Buffalo Grass Sod
You’ll recognize Buffalo Grass sod the minute you see it! Popular due to its low maintenance, extremely low water requirements, and natural “prairie” look, it’s frequently used commercially along roadsides, highways, and in parks.
- Color: Gray-green
- Texture: Fine-leaved, native grass
- Sun/Shade Tolerance: Buffalo grass requires 6 – 8 hours of sunlight daily.
- Watering: A water-efficient grass with incredible durability, Buffalo grass can often survive on natural irrigation (rainfall).
- Mowing Height: Buffalo grass requires little to no care. While individual leaf blades may grow to 8 – 10 inches in length, they fall over and give the turf a short appearance.
Choosing Buffalo Grass Sod
Buffalo grass is a hearty grass that grows well in full sun and should have at least 6 to 8 hours of direct sunlight per day. It is drought periods, the grass will go dormant and will remain in this state until moisture returns. This turf is growing in popularity as water supply limitations are being implemented in more communities in Dallas, Fort Worth and throughout Texas.
This is a true native grass and gets its name because it was the original source of food for the American buffalo. Fossils have been discovered in Kansas that show that buffalo grass was growing there at least 7 million years ago. Its longevity demonstrates that buffalo grass is well adapted to the dry lands of the western prairies and plains. Besides feeding herds of native buffalo, buffalo grass provided the sod from which early settlers built their houses.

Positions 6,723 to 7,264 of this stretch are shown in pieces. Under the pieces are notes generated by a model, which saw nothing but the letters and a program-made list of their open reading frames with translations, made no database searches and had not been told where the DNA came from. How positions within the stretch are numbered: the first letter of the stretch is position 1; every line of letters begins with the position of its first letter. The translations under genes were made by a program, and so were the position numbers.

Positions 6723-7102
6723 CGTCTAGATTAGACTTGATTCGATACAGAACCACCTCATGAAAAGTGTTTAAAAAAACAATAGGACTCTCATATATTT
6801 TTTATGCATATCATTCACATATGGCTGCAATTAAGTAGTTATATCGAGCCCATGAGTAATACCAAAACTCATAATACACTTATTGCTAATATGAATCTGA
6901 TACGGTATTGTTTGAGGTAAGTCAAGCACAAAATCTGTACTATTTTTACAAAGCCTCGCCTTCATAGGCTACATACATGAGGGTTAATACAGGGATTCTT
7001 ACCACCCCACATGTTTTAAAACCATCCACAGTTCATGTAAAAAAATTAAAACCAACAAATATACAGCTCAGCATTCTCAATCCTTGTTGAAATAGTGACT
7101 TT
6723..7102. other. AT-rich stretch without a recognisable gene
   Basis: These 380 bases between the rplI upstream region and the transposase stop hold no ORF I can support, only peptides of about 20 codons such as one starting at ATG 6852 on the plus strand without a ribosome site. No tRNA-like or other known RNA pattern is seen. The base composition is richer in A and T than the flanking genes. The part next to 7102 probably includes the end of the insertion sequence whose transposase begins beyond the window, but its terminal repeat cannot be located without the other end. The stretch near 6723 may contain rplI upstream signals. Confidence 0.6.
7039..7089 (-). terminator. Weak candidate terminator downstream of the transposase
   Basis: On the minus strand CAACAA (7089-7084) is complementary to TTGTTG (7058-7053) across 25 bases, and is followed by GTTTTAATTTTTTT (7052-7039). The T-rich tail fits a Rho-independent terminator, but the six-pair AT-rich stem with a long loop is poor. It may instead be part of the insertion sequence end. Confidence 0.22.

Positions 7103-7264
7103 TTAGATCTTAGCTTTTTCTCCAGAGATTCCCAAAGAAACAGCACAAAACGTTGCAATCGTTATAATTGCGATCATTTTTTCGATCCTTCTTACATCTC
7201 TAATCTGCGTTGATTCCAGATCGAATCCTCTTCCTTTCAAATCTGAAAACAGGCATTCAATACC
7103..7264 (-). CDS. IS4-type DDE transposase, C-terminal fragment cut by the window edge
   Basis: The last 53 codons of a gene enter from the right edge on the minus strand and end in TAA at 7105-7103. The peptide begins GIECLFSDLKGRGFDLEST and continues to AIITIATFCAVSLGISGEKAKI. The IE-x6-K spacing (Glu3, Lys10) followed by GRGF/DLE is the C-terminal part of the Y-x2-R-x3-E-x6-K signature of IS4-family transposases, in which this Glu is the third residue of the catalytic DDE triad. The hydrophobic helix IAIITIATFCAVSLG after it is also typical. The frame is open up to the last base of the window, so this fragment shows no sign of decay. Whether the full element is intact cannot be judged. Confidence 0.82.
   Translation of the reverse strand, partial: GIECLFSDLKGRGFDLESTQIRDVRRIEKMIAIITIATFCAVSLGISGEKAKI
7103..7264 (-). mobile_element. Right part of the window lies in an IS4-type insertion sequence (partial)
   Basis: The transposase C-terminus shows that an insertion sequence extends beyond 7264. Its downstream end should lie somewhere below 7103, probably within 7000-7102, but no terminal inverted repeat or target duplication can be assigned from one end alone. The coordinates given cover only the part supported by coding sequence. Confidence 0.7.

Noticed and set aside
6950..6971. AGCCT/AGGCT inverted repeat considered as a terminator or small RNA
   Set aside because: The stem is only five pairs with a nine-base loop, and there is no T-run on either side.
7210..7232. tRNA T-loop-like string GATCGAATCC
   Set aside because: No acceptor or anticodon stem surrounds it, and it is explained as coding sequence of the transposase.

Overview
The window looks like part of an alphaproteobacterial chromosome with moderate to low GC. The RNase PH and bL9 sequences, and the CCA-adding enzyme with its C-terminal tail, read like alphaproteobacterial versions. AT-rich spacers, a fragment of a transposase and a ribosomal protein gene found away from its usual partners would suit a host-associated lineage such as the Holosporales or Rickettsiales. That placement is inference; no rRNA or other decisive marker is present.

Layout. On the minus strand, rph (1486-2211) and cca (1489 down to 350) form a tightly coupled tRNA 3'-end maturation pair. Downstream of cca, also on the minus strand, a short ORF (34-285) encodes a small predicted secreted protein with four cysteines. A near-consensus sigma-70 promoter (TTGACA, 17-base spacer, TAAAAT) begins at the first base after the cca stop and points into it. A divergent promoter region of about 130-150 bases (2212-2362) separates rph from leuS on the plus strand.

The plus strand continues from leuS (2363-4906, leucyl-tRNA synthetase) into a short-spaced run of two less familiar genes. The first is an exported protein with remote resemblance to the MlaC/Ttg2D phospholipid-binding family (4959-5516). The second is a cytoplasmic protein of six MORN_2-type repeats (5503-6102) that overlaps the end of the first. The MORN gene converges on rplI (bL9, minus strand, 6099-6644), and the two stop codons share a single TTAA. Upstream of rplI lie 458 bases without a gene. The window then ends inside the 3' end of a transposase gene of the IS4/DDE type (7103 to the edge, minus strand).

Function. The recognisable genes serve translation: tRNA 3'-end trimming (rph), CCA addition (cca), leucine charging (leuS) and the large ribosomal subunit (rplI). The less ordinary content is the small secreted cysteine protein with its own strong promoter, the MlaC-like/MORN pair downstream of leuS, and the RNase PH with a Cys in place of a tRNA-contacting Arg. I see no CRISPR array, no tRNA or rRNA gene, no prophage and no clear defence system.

Where and When It Is Used
Buffalo grass is a warm season, perennial grass native to the Great Plains from Montana to Mexico. In Texas, it is commonly found from South Texas to the Texas Panhandle; but is rarely found on the sandy soils in the eastern part of the state or in the high rainfall areas of southeast Texas. It tends to have a better tolerance of cold temperatures than other warm-season turf grasses. It also grows better if the soil is not sandy.
When buffalo grass is planted in high rainfall areas or when it is irrigated and fertilized, bermuda grass and other weedy grasses will invade a stand of buffalo grass. Buffalo grass is best adapted to low rainfall areas (15 to 30 inches annually) or areas that receive thorough, but infrequent irrigation.
Buffalo grass is a low growing grass, commonly only 8 to 10 inches high. Individual leaf blades may reach 10 to 12 inches in length, but they fall over and give the turf a short appearance. Buffalo grass spreads by surface runners, or stolons, and seed. It forms a fine textured, relatively thin turf with a soft blue-green color. It does not possess underground stems, or rhizomes. This grass is destroyed quite readily by cultivation. For these reasons, it can be readily removed from flower beds and gardens.
Buffalo grass is not adapted to shaded sites or to sites that receive heavy traffic. Roadsides, school grounds, parks, open lawn areas, golf course roughs and cemeteries are good sites for buffalo grass in central, west and north Texas. It is particularly well suited for sites to be planted with bluebonnets and other Texas wildflowers since it produces a relatively open, thin turf and requires little mowing. It is the ideal grass for those wanting a “native” landscape.
Caring For Buffalo Grass Sod
With irrigation, buffalo grass will remain green throughout the spring and summer. One inch of water per week is adequate to maintain a green buffalo grass turf. Without irrigation, it will turn brown and dormant during the dry summer months. As with fertilization, excessive water promotes Bermuda grass encroachment. Buffalo grass does not need fertilization, but it will respond to light applications of nitrogen. Nitrogen fertilization should not exceed 2 lbs. of nitrogen per 1,000 sq. ft. per year. If Bermuda grass is undesirable in the lawn, avoid nitrogen fertilization.